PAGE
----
The Sefton Coast is a very special place for nature and one of the most important nature sites in Great Britain. Over 20% of England’s sand dunes and 40% of its dune slacks form large parts of the Sefton Coast. Together the dunes, sand flats and salt marshes provide homes for over 3,500 invertebrates – 33 are very rare making the Sefton Coast the most important area in northwest England. A similar story unfolds for the plants, where the Sefton Coast hosts 37% of all the rare plants in northwest England. The Sefton coast is also home to the rare special animals natterjack toad and sand lizard. The sand flats and estuaries provide safe refuge for over 350,000 birds from the Arctic each autumn, winter and spring.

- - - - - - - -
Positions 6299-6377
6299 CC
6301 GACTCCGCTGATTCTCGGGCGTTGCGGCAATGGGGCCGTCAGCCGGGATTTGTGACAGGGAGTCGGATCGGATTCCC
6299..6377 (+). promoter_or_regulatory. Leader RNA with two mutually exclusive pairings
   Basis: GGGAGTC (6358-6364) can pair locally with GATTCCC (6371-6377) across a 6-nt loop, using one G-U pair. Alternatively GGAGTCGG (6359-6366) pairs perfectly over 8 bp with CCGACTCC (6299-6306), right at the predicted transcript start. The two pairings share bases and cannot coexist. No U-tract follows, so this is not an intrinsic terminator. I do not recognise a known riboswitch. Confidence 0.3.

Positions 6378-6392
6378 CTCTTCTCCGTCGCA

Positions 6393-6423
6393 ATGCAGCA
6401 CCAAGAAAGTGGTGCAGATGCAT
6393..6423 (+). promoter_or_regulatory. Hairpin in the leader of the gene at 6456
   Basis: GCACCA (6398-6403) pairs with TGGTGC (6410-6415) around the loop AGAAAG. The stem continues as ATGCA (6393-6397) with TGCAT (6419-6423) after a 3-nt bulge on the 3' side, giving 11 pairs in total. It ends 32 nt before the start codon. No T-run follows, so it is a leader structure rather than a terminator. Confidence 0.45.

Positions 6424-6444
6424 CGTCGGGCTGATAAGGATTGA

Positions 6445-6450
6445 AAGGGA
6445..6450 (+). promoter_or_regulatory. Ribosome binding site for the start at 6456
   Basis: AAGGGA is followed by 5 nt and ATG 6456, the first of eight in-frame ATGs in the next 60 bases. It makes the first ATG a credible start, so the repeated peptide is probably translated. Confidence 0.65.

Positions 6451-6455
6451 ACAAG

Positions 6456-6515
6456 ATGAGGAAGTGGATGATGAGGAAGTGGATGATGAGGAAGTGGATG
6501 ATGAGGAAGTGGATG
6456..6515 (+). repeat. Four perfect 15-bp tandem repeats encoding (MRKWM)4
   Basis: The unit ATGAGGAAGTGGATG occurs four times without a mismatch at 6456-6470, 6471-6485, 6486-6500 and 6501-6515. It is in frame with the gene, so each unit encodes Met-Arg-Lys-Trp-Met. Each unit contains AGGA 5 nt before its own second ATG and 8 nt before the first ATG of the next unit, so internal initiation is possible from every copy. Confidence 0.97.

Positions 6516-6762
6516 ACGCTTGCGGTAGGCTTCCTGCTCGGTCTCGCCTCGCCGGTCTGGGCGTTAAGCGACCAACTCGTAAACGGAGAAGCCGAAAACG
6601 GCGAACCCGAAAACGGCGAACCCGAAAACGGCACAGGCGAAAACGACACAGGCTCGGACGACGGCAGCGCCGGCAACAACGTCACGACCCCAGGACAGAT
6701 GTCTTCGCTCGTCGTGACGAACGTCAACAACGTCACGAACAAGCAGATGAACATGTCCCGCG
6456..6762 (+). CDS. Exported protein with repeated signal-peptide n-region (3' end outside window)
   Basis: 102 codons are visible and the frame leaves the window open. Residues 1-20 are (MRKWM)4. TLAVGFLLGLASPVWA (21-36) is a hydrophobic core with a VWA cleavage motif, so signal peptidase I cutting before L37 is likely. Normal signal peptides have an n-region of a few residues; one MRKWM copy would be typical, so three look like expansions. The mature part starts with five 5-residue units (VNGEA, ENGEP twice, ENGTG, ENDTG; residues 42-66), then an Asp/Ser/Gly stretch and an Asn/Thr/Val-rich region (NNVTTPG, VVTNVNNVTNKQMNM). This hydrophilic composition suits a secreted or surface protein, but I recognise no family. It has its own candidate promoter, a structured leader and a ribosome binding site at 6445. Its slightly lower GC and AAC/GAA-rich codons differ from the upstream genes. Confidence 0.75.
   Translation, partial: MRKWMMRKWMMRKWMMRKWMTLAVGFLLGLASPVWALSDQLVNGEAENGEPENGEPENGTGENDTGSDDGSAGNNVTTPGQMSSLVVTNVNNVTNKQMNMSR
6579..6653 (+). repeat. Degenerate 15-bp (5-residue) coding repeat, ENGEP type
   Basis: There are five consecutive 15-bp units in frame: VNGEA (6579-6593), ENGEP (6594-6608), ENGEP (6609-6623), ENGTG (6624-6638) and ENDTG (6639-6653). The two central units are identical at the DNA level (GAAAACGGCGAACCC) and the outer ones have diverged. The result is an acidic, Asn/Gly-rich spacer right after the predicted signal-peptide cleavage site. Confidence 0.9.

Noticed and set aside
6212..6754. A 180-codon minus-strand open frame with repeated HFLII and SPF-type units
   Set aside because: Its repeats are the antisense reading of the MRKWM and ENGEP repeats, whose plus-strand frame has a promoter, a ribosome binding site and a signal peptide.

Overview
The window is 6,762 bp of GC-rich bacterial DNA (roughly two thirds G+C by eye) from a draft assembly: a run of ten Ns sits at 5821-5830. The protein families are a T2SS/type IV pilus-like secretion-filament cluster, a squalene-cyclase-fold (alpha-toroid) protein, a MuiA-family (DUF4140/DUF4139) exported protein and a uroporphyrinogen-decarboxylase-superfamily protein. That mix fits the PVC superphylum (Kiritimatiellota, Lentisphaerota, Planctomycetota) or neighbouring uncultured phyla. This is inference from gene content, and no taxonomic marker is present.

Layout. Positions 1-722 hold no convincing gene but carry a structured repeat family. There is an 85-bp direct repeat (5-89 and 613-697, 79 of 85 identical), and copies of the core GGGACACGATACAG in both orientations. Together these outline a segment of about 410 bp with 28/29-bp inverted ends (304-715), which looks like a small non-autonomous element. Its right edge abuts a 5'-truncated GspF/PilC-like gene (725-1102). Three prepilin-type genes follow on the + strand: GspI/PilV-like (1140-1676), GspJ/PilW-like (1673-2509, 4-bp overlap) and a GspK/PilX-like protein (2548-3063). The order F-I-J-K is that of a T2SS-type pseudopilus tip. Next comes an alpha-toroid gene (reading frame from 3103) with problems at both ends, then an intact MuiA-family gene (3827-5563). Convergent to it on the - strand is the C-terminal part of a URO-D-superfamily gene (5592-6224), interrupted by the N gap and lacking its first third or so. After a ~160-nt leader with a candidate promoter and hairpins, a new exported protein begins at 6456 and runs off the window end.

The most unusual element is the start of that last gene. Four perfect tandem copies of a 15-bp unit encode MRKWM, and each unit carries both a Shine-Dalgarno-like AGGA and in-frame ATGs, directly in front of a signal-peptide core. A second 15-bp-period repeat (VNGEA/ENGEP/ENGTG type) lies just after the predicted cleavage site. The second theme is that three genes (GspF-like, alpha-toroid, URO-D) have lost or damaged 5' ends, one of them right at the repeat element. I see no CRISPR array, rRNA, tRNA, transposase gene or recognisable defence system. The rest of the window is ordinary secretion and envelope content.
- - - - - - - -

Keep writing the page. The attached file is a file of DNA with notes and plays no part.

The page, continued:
Managing and working in this unique place requires special measures. When designing and implementing the Hightown Dunes Restoration Scheme finding a way to deliver a £1.5 million coast protection scheme that also provided benefits to wildlife was a huge challenge. Technical challenges included: finding a window when work could be done that respected and protected the unique plants and animals; having to work in a number of European and national designated nature sites; how to move up to 30,000m3 sand from one part of the Sefton coast to another to use natural coastal processes of accretion and erosion; and how to work with the legislation. A standardised, single construction solution could not be used and a bespoke scheme was devised. All planning and nature conservation protection requirements were followed. The scheme has delivered protection to Hightown and its residents and created additional sand dune habitats that have been rapidly colonised by the special plants and animals.